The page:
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    Tsarnaev friend was ‘intoxicated,’ lawyer says

    Lawyer contends he remembers nothing

    Robel Phillipos arrived at federal court before a hearing in May.
    Steven Senne/Associated Press/File
    Robel Phillipos arrived at federal court before a hearing in May.

    A childhood friend of Boston Marathon bombing suspect Dzhokhar Tsarnaev was “high out of his mind” on marijuana one night and recalls nothing about going with two friends into Tsarnaev’s dorm room and seeing one of them remove incriminating evidence, his defense attorney told jurors Monday.

    In opening statements, the lawyer for Robel Phillipos said that even though his client signed a confession days later admitting that he was in Tsarnaev’s dormitory room the night of April 18, 2013, he did so only under intense emotional pressure by the FBI, not because he remembered much about that night after allegedly smoking marijuana a half-dozen times that day.

    “He was highly intoxicated,” his lawyer, Derege Demissie, said in a courtroom where some two dozen relatives and friends of Phillipos came to support him.


    Phillipos, 20, of Cambridge, is charged with two counts of lying to investigators about his whereabouts and observations the night of April 18, 2013; prosecutors say that deprived them of critical information as their investigation into the bombing was in full force.

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    On April 18, the FBI broadcast photos of the two bombing suspects, and prosecutors say that Phillipos and two friends recognized Tsarnaev, then went to Tsarnaev’s dorm room, and at least two of them removed a backpack containing manipulated fireworks to try to protect their friend.

    Assistant US Attorney John Capin said Phillipos, who went to Cambridge Rindge and Latin High School and the University of Massachusetts Dartmouth with Tsarnaev, “created a fiction” about not remembering that anything was taken from Tsarnaev’s room that night.

    Capin said that when two of the friends — Azamat Tazhayakov and Dias Kadyrbayev, both former UMass Dartmouth students from Kazakhstan — became frantic over possessing Tsarnaev’s incriminating backpack, Phillipos allegedly told them, “Do what you got to do.”

    The backpack and fireworks were discarded in a dumpster behind Tazhayakov’s and Kadyrbayev’s New Bedford apartment and were later found by FBI agents in a landfill.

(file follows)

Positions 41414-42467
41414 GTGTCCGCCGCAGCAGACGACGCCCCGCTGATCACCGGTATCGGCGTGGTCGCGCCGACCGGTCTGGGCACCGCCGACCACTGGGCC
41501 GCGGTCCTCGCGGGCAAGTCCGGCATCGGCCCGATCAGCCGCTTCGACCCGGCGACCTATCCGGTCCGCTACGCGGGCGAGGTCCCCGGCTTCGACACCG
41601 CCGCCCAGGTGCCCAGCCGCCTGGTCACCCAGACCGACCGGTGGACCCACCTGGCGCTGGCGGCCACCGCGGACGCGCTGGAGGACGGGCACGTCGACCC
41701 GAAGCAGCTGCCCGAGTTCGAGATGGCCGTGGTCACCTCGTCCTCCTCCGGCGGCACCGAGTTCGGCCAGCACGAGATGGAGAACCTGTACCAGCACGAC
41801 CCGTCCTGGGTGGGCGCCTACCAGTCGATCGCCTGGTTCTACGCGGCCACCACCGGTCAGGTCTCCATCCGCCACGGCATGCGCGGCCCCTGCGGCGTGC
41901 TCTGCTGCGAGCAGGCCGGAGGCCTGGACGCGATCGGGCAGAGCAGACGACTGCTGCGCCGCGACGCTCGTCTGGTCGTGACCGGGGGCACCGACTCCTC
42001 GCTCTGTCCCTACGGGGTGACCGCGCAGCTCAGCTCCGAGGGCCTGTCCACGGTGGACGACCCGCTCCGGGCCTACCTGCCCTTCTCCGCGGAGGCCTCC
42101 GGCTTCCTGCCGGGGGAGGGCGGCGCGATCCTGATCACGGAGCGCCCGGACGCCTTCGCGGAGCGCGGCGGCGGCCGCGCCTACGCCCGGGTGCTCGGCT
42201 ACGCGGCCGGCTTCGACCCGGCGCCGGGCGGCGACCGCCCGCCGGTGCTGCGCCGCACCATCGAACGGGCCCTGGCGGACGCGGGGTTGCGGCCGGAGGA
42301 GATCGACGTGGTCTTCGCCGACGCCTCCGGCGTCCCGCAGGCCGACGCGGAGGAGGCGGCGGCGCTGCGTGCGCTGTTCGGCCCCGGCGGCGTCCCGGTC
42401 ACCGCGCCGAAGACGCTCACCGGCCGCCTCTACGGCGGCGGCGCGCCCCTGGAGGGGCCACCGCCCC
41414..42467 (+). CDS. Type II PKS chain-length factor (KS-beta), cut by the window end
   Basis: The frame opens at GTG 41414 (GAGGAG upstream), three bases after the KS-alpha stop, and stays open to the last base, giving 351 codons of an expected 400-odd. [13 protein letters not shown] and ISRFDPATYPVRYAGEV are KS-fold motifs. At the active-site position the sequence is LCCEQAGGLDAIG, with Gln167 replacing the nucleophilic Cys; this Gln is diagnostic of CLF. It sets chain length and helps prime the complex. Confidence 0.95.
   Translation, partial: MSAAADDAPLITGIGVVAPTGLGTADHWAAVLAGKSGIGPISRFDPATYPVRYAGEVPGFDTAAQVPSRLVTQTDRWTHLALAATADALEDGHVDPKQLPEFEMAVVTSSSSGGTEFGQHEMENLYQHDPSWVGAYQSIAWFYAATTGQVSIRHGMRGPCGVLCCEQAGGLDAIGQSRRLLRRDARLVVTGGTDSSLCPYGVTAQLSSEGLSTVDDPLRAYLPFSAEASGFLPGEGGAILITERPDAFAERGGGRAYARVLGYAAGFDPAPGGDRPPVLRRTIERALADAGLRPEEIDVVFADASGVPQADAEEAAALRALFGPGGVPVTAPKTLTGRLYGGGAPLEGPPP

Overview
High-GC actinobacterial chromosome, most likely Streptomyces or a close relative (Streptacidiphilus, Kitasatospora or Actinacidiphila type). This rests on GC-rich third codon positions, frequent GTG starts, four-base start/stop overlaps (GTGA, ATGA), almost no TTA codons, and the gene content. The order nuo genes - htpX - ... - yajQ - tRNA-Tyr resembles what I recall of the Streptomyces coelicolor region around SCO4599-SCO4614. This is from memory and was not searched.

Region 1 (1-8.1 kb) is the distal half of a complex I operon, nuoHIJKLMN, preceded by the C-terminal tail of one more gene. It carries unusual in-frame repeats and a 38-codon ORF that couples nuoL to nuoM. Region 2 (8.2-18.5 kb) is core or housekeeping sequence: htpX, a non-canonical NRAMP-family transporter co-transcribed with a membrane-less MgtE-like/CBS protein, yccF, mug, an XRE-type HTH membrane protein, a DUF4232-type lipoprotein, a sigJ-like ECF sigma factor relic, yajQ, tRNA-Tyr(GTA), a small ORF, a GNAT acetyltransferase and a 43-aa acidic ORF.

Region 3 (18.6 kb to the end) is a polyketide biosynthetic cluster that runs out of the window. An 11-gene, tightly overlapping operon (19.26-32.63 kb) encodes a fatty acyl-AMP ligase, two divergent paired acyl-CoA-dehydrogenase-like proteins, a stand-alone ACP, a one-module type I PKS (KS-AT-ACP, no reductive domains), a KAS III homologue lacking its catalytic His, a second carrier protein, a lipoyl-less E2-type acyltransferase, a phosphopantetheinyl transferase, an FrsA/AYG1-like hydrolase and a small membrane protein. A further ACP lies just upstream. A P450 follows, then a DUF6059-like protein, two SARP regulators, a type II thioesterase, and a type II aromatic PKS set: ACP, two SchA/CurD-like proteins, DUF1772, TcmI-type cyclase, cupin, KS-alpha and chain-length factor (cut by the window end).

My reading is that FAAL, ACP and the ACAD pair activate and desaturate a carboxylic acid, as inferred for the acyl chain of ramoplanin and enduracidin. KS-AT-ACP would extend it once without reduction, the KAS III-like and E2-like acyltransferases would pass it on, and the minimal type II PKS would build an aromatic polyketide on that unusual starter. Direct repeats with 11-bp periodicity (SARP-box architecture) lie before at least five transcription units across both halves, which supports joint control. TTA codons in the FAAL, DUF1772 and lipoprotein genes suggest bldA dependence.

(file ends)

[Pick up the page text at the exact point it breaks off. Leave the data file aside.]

Tazhayakov was found guilty by jurors of obstruction of justice in July, while Kadyrbayev pleaded guilty to the same charges in August in return for a promise that prosecutors would ask for no more than a seven-year prison term. Both are scheduled to be sentenced this fall.

    In a new development, Tazhayakov, who faces a maximum 25-year prison term, has agreed to testify as early as Tuesday as a government witness against Phillipos, setting the stage for the first time that a member of Tsarnaev’s tightknit group of friends testifies against another.

    Prosecutor Stephanie Siegmann declined to reveal the terms of the arrangement, but typically defense lawyers would not allow a client to testify without an offer by prosecutors to reduce their sentence recommendation. Tazhayakov’s sentencing is scheduled for Oct. 16.

    Tazhayakov’s testimony could hurt Phillipos if he contradicts the defense lawyer’s portrait of Phillipos as profoundly stoned and memory-impaired on April 18. The two were together much of that afternoon and night.

    Lawyers for Phillipos have declined to say whether he will take the stand.


    Though Phillipos spoke to federal agents a half-dozen times after April 18, 2013, he was charged with two counts of lying. Prosecutors say his assertion that he cannot remember much about April 18 is undermined by his apparent strong memory of other details, including taking a bus to campus from his Cambridge home in the late morning and the names of friends — some of whom will be defense witnesses — with whom he got high that day. Phillipos was not living on campus because he had taken a leave in December 2012.

    His lawyer, Demissie, said Phillipos had developed an excessive, troubling attachment to marijuana. On April 18, he used a vaporizer for two hours, and joined others “fishbowling,” which refers to smoking marijuana inside a car with the windows closed to enhance the high, his lawyer said.

    “Keep an open mind . . . and you’ll be able to unpack this case,” said Demissie, looking at the jurors. “It’s about him not remembering.”

    A fourth friend of Tsarnaev has also been charged in connection with the explosions at the Boston Marathon finish line on April 15, 2013. Stephen Silva, 21, of Cambridge, is charged with providing a gun that was later used by Tsarnaev and his older brother, Tamerlan, to kill an MIT police officer the night of April 18, 2013.

    None of Tsarnaev’s friends are accused of playing a role in the bombing. Tsarnaev’s trial is scheduled to begin in early January, and he could face the death penalty if convicted.

    Patricia Wen can be reached at